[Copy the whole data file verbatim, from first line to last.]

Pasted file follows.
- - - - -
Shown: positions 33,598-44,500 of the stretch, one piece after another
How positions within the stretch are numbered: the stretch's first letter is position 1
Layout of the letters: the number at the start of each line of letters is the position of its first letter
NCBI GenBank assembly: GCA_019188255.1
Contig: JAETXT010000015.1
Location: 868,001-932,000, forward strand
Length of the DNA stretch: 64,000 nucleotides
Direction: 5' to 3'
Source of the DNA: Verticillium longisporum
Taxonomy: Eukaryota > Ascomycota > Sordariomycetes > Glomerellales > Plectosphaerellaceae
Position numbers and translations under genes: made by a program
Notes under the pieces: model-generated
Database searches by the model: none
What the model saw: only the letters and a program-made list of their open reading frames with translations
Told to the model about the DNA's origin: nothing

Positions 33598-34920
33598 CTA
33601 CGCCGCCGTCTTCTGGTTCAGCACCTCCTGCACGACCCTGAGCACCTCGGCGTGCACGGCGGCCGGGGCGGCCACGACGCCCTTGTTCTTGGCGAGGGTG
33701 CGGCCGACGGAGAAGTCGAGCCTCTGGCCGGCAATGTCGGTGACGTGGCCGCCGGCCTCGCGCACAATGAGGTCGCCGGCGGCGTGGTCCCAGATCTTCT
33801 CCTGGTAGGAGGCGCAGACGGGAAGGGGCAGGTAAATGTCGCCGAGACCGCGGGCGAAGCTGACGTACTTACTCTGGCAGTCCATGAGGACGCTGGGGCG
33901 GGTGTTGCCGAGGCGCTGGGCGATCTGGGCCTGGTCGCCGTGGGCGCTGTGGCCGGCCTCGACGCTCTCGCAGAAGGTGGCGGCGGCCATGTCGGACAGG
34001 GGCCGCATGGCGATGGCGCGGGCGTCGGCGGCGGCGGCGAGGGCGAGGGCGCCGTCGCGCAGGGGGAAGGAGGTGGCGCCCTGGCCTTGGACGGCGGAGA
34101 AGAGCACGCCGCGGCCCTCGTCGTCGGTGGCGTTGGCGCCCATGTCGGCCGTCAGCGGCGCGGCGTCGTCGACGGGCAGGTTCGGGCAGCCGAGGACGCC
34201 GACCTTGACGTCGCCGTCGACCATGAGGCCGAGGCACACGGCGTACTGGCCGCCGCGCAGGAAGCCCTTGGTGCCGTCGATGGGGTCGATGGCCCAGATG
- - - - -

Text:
Shown: positions 33,598-44,500 of the stretch, one piece after another
How positions within the stretch are numbered: the stretch's first letter is position 1
Layout of the letters: the number at the start of each line of letters is the position of its first letter
NCBI GenBank assembly: GCA_019188255.1
Contig: JAETXT010000015.1
Location: 868,001-932,000, forward strand
Length of the DNA stretch: 64,000 nucleotides
Direction: 5' to 3'
Source of the DNA: Verticillium longisporum
Taxonomy: Eukaryota > Ascomycota > Sordariomycetes > Glomerellales > Plectosphaerellaceae
Position numbers and translations under genes: made by a program
Notes under the pieces: model-generated
Database searches by the model: none
What the model saw: only the letters and a program-made list of their open reading frames with translations
Told to the model about the DNA's origin: nothing

Positions 33598-34920
33598 CTA
33601 CGCCGCCGTCTTCTGGTTCAGCACCTCCTGCACGACCCTGAGCACCTCGGCGTGCACGGCGGCCGGGGCGGCCACGACGCCCTTGTTCTTGGCGAGGGTG
33701 CGGCCGACGGAGAAGTCGAGCCTCTGGCCGGCAATGTCGGTGACGTGGCCGCCGGCCTCGCGCACAATGAGGTCGCCGGCGGCGTGGTCCCAGATCTTCT
33801 CCTGGTAGGAGGCGCAGACGGGAAGGGGCAGGTAAATGTCGCCGAGACCGCGGGCGAAGCTGACGTACTTACTCTGGCAGTCCATGAGGACGCTGGGGCG
33901 GGTGTTGCCGAGGCGCTGGGCGATCTGGGCCTGGTCGCCGTGGGCGCTGTGGCCGGCCTCGACGCTCTCGCAGAAGGTGGCGGCGGCCATGTCGGACAGG
34001 GGCCGCATGGCGATGGCGCGGGCGTCGGCGGCGGCGGCGAGGGCGAGGGCGCCGTCGCGCAGGGGGAAGGAGGTGGCGCCCTGGCCTTGGACGGCGGAGA
34101 AGAGCACGCCGCGGCCCTCGTCGTCGGTGGCGTTGGCGCCCATGTCGGCCGTCAGCGGCGCGGCGTCGTCGACGGGCAGGTTCGGGCAGCCGAGGACGCC
34201 GACCTTGACGTCGCCGTCGACCATGAGGCCGAGGCACACGGCGTACTGGCCGCCGCGCAGGAAGCCCTTGGTGCCGTCGATGGGGTCGATGGCCCAGATG